From the eighteenth century onwards, immigration and the “population flottante” profoundly marked the demographic, sociocultural, and economic fibres of Québec. The migrating local populace and incoming European immigrants had a major impact on the development of institutions, trade, and modes of transportation. This report argues that within Québec, one site was shaped by all three aforementioned areas: the port of Québec. In turn, the port later helped to diversify the sociocultural and political composition of the city. By 1850, forty percent of the city’s population was Anglophone with the port of Québec handling two-thirds of all European immigration to British North America.

The manual used by immigration staff in the 1950s stated that medical and physical requirements of the Immigration Act were “[f]or the protection of residents of Canada, and to ensure that persons seeking admission do not become public charges…” This connection between public health and medical controls on immigrants in Canada has deep historical roots in Canada, notably in Halifax, which suffered several cholera outbreaks and scares connected with migration during the nineteenth century. In response to the perceived public health risks, the immigration branch required prospective immigrants to clear medical examinations overseas and at their port of entry. These policies were updated regularly, which led to the medical facilities being the most dynamic structures in historic Pier 21. This also influenced personal experience and practices at Pier 21, for immigrants and staff alike.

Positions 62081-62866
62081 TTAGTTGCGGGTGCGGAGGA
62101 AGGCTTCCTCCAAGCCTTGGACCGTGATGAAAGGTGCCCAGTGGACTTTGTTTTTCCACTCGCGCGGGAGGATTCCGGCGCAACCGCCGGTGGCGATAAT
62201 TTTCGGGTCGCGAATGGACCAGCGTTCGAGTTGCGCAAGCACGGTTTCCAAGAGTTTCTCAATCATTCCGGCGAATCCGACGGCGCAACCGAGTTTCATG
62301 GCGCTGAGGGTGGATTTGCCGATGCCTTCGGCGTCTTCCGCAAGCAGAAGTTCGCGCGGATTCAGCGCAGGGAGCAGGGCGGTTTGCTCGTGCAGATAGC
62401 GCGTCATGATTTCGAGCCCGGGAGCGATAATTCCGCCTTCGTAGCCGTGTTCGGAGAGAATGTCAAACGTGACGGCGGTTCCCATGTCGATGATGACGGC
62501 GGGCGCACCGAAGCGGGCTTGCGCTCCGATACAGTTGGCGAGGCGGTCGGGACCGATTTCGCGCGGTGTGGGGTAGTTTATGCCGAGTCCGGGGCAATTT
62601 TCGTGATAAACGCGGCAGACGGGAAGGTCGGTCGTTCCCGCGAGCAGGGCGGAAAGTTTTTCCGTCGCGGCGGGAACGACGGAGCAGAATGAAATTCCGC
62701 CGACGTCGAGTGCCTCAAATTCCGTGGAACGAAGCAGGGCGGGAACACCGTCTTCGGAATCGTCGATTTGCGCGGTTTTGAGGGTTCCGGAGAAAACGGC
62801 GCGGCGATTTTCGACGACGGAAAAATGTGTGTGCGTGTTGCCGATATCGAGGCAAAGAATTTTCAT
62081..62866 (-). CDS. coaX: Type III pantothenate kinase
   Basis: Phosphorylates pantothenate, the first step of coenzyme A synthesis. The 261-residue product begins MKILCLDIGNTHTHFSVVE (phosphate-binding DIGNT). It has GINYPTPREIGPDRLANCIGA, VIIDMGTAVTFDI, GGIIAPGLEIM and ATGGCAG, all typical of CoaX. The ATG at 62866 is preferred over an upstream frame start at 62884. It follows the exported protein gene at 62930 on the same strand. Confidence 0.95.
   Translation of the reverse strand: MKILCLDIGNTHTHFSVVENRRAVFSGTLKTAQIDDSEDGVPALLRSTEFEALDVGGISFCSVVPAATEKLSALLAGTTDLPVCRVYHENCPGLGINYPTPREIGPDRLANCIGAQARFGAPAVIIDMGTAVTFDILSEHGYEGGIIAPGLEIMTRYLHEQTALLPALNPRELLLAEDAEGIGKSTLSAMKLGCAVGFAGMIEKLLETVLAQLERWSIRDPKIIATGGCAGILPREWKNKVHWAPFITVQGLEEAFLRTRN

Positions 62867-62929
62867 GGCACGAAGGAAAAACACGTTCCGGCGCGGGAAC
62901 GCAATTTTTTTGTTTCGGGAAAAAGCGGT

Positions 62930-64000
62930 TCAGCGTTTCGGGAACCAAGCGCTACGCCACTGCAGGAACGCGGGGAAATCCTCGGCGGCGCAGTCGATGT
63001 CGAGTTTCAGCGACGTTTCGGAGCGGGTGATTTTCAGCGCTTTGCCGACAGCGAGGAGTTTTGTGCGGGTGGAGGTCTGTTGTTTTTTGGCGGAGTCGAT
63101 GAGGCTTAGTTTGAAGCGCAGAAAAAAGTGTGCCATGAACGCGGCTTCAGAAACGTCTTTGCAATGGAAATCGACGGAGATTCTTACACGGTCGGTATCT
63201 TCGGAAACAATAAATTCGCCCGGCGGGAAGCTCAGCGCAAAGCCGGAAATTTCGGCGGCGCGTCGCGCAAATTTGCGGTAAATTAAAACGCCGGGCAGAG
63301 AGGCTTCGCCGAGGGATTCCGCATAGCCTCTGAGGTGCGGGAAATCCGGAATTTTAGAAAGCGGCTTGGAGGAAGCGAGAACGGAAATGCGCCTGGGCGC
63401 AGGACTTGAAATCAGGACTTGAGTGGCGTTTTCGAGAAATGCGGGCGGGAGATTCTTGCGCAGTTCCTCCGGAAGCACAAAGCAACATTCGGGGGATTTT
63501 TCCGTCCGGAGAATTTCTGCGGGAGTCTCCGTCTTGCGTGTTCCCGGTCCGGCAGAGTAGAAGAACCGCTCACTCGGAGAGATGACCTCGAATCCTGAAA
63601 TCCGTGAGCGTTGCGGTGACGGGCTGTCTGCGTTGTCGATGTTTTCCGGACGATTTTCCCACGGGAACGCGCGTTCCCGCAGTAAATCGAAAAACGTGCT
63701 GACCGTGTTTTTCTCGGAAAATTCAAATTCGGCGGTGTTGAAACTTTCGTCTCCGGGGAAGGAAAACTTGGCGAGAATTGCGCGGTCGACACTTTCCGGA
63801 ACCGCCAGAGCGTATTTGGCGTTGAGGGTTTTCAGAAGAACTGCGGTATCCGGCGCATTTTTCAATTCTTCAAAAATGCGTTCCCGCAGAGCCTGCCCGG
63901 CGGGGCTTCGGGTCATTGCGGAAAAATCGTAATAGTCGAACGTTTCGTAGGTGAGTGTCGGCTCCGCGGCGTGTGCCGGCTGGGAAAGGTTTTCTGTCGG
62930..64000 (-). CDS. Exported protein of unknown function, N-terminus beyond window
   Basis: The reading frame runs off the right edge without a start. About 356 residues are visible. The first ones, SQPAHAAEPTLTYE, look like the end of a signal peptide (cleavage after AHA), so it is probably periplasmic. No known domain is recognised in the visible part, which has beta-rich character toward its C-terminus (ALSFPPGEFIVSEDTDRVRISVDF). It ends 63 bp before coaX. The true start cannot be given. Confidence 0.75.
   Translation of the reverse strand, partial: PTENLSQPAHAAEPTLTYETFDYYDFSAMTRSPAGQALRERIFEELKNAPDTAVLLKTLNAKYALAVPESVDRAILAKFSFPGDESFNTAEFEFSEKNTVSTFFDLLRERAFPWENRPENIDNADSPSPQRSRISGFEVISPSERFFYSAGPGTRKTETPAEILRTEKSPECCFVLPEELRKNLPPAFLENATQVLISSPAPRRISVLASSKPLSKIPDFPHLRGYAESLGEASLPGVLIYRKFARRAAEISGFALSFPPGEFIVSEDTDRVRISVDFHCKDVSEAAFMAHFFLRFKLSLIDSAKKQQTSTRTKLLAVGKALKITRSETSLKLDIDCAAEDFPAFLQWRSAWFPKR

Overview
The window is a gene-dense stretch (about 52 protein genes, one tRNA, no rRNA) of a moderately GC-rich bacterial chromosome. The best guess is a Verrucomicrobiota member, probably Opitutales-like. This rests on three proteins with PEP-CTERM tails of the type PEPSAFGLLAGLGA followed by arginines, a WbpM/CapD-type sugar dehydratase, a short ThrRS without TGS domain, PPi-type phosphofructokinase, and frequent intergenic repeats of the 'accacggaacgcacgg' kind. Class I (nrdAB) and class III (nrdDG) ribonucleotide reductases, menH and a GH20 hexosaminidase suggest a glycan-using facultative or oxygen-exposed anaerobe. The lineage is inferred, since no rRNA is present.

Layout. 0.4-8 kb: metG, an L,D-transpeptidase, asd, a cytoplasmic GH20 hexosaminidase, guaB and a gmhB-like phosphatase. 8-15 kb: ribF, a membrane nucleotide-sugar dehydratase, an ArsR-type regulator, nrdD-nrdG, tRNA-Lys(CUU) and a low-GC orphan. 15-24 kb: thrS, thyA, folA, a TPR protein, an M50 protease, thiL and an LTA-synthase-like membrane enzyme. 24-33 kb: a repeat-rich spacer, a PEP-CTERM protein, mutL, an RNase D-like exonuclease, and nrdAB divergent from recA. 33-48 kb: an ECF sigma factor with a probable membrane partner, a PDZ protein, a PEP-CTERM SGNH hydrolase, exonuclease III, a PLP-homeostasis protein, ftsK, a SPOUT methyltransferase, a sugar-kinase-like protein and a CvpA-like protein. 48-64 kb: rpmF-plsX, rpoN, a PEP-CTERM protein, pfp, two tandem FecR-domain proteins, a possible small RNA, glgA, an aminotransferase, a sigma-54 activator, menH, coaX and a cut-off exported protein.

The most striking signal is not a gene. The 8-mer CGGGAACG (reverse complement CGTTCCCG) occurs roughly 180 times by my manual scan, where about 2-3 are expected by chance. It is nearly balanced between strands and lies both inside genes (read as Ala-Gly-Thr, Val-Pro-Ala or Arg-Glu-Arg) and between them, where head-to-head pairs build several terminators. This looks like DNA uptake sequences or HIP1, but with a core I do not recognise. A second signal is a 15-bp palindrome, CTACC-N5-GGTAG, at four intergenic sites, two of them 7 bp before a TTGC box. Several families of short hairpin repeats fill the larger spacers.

“The doors which once were opened wide are now but slightly ajar. The countries that boasted of their liberal attitudes toward new settlers – particularly the countries of the Western Hemisphere – are much more strict in their requirements today in permitting a foreigner to enter their boundaries for permanent settlement.”
– Harold Fields, The American Journal of International Law, 1932.

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